The Corporations Act imposed possibility of directors of insolvent companies being liable to the liquidator, or in some circumstances individual creditors, for debts incurred by the company while insolvent is a topic which we have addressed in e-Updates a number of times. Similarly we have looked at the defences available to such directors pursuant to the Act. The liability is a civil penalty provision.
What seems clear from the legislation dealing with insolvent trading damages and from the associated case law, is that in circumstances where insolvent trading has occurred, unless the directors’ circumstances squarely fit one or more of the available defences, it will be impossible to avoid liability.
For some time it has been felt by many that the legislation is too prescriptive in that it makes no allowance for circumstances where the director has acted honestly although perhaps mistakenly, and has acted in the perceived best interests of the company and its creditors.
Well, the Corporations Act does in fact provide for the court to grant relief from liability where, in all of the circumstances, it is fair that relief be granted. The potential for relief is provided for in section 1317S of the Act. This section has been part of the legislation since the early 1900 but has only infrequently been relied on.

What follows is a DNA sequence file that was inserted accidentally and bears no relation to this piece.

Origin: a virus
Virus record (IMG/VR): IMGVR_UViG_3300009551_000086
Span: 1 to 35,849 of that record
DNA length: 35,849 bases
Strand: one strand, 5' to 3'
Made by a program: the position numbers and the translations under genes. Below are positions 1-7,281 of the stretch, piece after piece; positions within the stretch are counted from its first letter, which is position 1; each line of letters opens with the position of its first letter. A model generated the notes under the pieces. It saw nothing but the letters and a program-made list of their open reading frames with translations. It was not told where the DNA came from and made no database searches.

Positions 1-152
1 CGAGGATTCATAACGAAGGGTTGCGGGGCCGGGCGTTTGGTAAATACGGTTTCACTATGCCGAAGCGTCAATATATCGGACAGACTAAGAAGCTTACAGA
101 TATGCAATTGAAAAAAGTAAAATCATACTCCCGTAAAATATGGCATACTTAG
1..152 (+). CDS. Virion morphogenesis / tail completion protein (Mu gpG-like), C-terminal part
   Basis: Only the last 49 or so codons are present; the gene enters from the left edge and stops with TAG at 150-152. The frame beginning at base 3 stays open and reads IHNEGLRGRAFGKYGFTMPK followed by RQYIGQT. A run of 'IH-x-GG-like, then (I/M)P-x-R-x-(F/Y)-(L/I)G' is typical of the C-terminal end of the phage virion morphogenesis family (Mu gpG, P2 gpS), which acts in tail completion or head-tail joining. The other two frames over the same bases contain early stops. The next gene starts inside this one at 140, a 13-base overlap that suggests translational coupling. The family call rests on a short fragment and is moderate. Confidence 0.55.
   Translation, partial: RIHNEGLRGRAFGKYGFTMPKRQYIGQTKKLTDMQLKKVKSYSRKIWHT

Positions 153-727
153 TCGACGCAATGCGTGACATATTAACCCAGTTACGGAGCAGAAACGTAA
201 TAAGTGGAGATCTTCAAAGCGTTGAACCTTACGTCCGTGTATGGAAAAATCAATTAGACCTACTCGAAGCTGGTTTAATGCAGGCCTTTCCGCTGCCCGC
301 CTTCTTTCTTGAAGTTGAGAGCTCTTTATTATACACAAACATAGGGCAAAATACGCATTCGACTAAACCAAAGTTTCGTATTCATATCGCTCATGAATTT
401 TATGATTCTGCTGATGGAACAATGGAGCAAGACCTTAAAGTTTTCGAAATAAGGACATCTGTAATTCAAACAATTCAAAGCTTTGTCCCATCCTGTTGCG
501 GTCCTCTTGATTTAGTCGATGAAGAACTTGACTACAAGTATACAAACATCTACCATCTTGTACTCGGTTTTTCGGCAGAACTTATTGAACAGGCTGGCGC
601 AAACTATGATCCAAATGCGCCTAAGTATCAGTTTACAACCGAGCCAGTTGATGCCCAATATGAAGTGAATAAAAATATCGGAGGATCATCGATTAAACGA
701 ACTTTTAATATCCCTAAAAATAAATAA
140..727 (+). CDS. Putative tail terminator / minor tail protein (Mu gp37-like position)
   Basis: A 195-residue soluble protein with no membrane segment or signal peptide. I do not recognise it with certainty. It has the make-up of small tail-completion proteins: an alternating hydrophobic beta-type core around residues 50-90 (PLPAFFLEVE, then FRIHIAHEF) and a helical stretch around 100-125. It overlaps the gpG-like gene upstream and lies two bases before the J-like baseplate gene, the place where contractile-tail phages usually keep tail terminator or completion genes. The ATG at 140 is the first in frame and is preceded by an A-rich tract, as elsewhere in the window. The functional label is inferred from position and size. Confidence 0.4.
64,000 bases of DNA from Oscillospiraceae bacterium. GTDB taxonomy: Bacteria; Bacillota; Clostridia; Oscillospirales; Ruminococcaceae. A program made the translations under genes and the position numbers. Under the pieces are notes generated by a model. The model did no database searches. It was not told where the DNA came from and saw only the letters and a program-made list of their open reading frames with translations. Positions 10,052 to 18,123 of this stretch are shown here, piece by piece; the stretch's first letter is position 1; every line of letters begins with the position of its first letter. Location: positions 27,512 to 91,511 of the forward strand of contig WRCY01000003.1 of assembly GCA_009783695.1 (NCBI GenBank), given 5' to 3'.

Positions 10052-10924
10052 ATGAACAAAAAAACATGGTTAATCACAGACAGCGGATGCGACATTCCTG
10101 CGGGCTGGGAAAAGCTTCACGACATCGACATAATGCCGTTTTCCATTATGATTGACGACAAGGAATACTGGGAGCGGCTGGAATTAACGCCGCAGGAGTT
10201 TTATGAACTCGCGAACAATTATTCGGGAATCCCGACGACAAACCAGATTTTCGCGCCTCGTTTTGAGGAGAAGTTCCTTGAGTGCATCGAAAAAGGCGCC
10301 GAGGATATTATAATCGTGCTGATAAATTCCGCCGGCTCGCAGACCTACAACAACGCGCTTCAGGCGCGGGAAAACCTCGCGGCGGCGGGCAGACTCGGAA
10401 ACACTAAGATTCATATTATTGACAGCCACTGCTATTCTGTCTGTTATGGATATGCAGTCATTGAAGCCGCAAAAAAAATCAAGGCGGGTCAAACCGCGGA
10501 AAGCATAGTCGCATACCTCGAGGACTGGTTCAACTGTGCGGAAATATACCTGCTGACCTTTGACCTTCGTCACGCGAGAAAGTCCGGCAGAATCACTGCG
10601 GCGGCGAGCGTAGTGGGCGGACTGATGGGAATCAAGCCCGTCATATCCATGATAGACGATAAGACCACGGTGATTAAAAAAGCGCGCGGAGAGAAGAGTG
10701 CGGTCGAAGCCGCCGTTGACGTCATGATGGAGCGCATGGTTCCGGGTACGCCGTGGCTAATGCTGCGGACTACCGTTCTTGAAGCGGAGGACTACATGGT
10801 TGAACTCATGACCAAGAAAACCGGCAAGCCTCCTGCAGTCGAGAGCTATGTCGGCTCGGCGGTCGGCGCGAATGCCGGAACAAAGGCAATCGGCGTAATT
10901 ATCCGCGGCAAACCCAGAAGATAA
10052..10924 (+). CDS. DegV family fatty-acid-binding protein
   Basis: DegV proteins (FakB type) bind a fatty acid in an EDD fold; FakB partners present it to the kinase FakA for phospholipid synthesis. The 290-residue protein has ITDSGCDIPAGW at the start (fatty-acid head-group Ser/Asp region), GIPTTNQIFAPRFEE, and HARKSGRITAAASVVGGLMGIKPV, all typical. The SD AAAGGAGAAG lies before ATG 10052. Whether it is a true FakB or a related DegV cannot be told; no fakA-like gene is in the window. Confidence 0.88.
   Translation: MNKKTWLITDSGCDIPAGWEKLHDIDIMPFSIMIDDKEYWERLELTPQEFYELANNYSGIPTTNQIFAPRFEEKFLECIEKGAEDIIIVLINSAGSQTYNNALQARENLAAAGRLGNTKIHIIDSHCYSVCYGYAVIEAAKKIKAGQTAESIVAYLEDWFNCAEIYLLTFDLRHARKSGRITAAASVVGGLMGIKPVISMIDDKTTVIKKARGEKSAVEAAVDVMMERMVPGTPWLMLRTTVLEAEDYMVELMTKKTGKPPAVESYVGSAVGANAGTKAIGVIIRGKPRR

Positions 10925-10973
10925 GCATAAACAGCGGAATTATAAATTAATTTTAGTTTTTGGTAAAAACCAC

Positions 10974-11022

The recent case of Hall v Poolman provides an example of the court applying a commercially sensible approach to circumstances in which the director would otherwise have been liable.
Not only can that section be applied when a liquidator actually sues for insolvent trading, it can also be used where the possibility of claim exists.
While section 1317S deals with relief from civil penalty provisions, section 1318 provides parallel relief from certain types of liabilities under general law.